As PlanB said in a September installment of "The Investor's Podcast" with Preston Pysh: "you could theoretically sell more than 21 million Bitcoin [through the CME’s futures], even if there isn't 21 million Bitcoin [on chain]. ... You would need a lot of cash, but you could do it, especially with the backdrop of government having access to printing presses."
Fleyshman echoed these concerns, telling LongHash that "cash settled Bitcoin futures serve to disrupt one of the main tenets of Bitcoin – a hard-capped supply. The ability to gain exposure to Bitcoin synthetically has left the door open for manipulation and outsized volatility."
By contrast, Bakkt actually delivers the Bitcoin that is backed by its contracts. When dealing with a strictly scarce asset, "there stands to be a significant injection into the supply-demand model" when physical delivery gets involved, Fleyshman concluded.
While much of the Bakkt hype has centered around its Bitcoin derivatives, Bakkt is also involved other areas of cryptocurrency infrastructure. As this Fortune feature said in August of last year, "With the creation of Bakkt, ICE aims to transform Bitcoin into a trusted global currency with broad usage."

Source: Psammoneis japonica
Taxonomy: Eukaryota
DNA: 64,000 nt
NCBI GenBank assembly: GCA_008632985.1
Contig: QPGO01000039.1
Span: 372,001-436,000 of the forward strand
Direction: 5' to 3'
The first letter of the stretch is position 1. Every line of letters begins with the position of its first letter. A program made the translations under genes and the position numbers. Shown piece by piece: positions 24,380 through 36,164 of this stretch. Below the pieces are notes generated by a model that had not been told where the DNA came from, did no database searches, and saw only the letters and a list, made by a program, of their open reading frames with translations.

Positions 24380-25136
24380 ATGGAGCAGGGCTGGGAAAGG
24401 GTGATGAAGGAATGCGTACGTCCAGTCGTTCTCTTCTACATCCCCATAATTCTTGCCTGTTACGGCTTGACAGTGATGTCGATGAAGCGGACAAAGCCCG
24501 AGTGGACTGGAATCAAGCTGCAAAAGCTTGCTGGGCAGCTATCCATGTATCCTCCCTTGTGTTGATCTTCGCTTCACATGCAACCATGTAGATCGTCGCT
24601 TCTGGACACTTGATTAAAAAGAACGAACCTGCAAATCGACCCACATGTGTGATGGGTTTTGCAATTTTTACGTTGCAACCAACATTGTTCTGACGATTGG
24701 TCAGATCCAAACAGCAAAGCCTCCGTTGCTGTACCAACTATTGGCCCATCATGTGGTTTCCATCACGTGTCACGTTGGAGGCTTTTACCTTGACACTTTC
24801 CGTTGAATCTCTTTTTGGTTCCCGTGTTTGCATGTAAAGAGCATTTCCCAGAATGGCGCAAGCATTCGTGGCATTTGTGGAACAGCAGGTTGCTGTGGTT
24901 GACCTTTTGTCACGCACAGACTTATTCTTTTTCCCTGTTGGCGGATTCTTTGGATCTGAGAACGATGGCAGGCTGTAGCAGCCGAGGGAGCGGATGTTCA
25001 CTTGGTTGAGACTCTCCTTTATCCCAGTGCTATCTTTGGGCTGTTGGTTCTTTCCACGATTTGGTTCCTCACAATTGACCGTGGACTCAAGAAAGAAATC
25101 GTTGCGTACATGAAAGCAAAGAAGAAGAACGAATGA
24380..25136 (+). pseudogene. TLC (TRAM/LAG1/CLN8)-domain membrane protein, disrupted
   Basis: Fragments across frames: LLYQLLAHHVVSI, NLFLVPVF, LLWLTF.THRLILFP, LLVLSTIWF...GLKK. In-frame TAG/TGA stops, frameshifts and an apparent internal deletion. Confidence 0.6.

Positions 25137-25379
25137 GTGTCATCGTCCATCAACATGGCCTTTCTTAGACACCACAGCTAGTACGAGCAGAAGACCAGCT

Indeed, the firm's website has the phrase "Building the future of digital asset infrastructure" front and center on its landing page. Alongside offering futures, the company intends to offer cryptocurrency payment systems for both merchants and consumers.
The Block reported in June that the company had brought on former Google consultant Chris Petersen, who is working on a digital asset wallet dubbed "Bakkt Pay." The Block’s source added that Bakkt may eventually unveil a mobile application. Scant details were given about this product.
An excerpt from Bakkt's website, though, gives some insight into the potential applications of Bakkt Pay:
“Whether between consumers and merchants or peers, the ability to conduct transactions in digital assets holds promise as these new global currencies evolve beyond a store of value or speculative assets, and as distributed ledger technology scales. Bakkt is working with leading merchants who recognize the potential of digital assets.”
Starbucks may be among one of the first companies to adopt a cryptocurrency payment solutions pioneered by Bakkt. The Block reported that Starbucks, a founding partner of Bakkt, will be involved in "developing the card and app that will allow it to serve as Bakkt’s first merchant-on-platform." The report added that the work-in-progress payment processor will give Starbucks the ability to accept Bitcoin potentially in 2019.
If true, Bakkt would solve two of Bitcoin's largest adoption hurdles: the inability for merchants to accept cryptocurrency and receive fiat, and the difficulty that consumers have in acquiring, storing and spending cryptocurrencies on their mobile devices.
Bakkt CEO Kelly Loeffler has said Bakkt’s mission is to become a “scalable on-ramp for institutional, merchant, and consumer participation in digital assets by promoting greater efficiency, security, and utility.” Despite a slow start, there are signs that Bakkt may still achieve this goal.